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GRE Text Completion

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GRE Text Completion

shape Introduction

The GRE Verbal Reasoning section of the GRE General Test assesses the ability of the candidates to analyze and evaluate written material and synthesize information obtained from it; analyze relationships among component parts of sentences and recognize relationships among words and concepts; analyze and draw conclusions from discourse; reason from incomplete data; identify author's assumptions and/or perspective; and understand the meanings of words, sentences and entire texts. This article describes the GRE Text Completion category of GRE Verbal Reasoning in detail.
The GRE Verbal Reasoning questions appear in 2 sections, and the test takers need to answer around 20 questions in the 2 sections, the time duration for each section is 30 minutes.
Verbal Reasoning questions appear in 3 formats: Reading Comprehension, Sentence Equivalence, and, Text Completion. Few questions require test-takers to read passages and answer questions on those passages. The other questions require test-takers to read, interpret and complete existing sentences, groups of sentences or paragraphs.
  • Reading Comprehension
  • Text Completion
  • Sentence Equivalence

GRE Text Completion will test GRE aspirant's ability to revise passages of varying lengths (in some cases, entire paragraphs) by selecting the correct words to complete multiple sentences. In this format, the GRE does not award partial credit, so test takers need to select all of the correct words to complete the corresponding passage.

shape Why TC

Why GRE Text Completion?
Skilled readers do not simply absorb the information presented on the page; instead, they maintain a constant attitude of interpretation and evaluation, reasoning from what they have read so far to create a picture of the whole and revising that picture as they go. Text Completion questions test this ability by omitting crucial words from short passages and asking the test taker to use the remaining information in the passage as a basis for selecting words or short phrases to fill the blanks and create a coherent, meaningful whole.

shape Q.Structure

GRE Text Completion - Question Structure
  • Passage composed of one to five sentences

  • One to three blanks

  • Three answer choices per blank (five answer choices in the case of a single blank)

  • The answer choices for different blanks function independently; i.e., selecting one answer choice for one blank does not affect what answer choices you can select for another blank

  • Single correct answer, consisting of one choice for each blank; no credit for partially correct answers

shape Tips for TC

GRE Text Completion - Tips
Do not merely try to consider each possible combination of answers; doing so will take too long and is open to error. Instead, try to analyze the passage in the following way:
  • Read through the passage to get an overall sense of it.

  • Identify words or phrases that seem particularly significant, either because they emphasize the structure of the passage (words like although or moreover) or because they are central to understanding what the passage is about.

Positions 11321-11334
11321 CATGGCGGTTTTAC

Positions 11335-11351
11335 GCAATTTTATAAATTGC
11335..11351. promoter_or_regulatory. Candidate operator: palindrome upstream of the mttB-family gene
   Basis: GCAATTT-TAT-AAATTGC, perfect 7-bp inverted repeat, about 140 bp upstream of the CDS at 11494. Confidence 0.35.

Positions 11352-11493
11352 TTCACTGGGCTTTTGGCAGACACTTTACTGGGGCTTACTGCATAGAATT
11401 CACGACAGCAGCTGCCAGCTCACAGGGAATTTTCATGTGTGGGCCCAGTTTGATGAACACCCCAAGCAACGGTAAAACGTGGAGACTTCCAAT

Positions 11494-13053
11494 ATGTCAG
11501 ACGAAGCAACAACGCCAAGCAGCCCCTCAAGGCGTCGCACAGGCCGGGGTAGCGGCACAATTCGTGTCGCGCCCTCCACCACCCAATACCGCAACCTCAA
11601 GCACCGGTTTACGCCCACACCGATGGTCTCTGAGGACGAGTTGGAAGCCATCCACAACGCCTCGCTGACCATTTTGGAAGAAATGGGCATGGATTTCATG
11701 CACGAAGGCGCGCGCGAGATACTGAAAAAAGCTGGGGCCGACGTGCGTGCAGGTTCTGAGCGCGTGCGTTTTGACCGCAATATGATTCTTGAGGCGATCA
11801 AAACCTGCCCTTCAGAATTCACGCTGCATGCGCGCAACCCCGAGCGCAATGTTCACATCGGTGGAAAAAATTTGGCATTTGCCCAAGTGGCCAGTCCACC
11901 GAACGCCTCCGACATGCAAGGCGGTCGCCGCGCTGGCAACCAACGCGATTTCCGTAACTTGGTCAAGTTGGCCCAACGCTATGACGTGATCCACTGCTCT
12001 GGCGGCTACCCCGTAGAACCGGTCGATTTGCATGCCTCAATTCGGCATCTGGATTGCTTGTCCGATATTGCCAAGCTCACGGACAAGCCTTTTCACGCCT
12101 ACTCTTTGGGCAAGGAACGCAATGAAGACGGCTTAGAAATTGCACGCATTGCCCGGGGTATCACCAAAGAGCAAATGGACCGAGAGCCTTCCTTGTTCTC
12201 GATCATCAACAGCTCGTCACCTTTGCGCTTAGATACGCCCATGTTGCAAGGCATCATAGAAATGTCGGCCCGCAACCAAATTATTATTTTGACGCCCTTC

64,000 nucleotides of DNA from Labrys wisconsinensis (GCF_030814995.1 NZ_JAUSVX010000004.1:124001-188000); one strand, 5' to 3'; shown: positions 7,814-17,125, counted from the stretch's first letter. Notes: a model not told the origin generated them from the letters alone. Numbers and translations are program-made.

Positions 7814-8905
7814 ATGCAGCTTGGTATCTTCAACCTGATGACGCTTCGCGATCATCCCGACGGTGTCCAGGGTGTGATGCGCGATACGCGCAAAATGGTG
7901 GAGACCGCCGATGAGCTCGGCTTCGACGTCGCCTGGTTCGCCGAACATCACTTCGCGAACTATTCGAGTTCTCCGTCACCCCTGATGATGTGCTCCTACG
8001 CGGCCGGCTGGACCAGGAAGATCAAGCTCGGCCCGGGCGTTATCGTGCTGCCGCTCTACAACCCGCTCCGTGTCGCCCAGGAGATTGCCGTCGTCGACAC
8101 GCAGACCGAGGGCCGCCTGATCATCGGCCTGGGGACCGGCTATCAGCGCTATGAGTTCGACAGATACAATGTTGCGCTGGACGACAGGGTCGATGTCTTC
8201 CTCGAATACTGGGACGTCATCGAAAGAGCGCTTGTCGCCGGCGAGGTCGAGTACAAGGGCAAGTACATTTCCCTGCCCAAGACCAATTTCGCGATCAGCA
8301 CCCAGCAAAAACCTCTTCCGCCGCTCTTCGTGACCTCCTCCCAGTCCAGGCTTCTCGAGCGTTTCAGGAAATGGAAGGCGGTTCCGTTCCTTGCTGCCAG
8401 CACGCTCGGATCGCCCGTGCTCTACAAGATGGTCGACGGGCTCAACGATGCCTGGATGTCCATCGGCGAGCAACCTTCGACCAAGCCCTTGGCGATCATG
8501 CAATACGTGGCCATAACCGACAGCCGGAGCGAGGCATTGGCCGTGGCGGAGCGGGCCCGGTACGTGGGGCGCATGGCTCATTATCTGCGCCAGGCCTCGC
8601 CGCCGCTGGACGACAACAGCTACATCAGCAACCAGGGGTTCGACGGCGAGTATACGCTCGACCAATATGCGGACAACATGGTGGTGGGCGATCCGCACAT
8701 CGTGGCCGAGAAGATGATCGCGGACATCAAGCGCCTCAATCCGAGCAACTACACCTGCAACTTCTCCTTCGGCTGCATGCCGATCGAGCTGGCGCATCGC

• Try to fill in the blanks with words or phrases that seem to complete the sentence, then see if similar words are offered among the answer choices.

  • Do not assume that the first blank is the one that should be filled first; perhaps one of the other blanks is easier to fill first. Select your choice for that blank, and then see whether you can complete another blank. If none of the choices for the other blank seem to make sense, go back and reconsider your first selection.

  • When you have made your selection for each blank, check to make sure the passage is logically, grammatically and stylistically coherent.

shape Samples

For each blank select 1 entry from the corresponding column of choices. Fill all blanks in the way that best completes the text.
Question – 1
In her startling original writing, she went further than any other twentieth century author in English (perhaps in any language) in (a) ___________ literary language and form, (b) ___________ stylistic conventions, and (c) ___________ a rich and diverse structure of meaning.
Blank (a)
A. Reinventing
B. Canonizing
C. Stabilizing

Blank (b)
D. Undoing
E. Overpraising
F. misunderstanding

Blank (c)
G. Replicating
H. Borrowing
I. Introducing

Explanation: The correct answer choice is A for Blank (a), D for Blank (b) and Ifor Blank (C).
For Blank (a), the choice must be “reinventing”, because neither “canonizing” nor “stabilizing” would indicate a break with traditional forms or language.
Blank (b) must contain a word that describes the writer’s relationship with convention; “undoing” is the only one that reflects originality.
Blank (c) likewise requires a word that conveys the novelty of the writer’s work. Both “replicating” and “borrowing” suggest a derivative approach to writing, so they are incorrect. “Introducing” implies that the writer’s structure is new.
Question – 2 The media once portrayed the governor as anything but ineffective; they now, however, make her out to be the epitome of ___________.
A. Fecklessness
B. Brilliance
C. Dynamism
D. Egoism
E. Punctiliousness

Explanation: The correct answer choice is A, the fecklessness meaning includes ineffectiveness, making it a very good contrast with the first half of the sentence.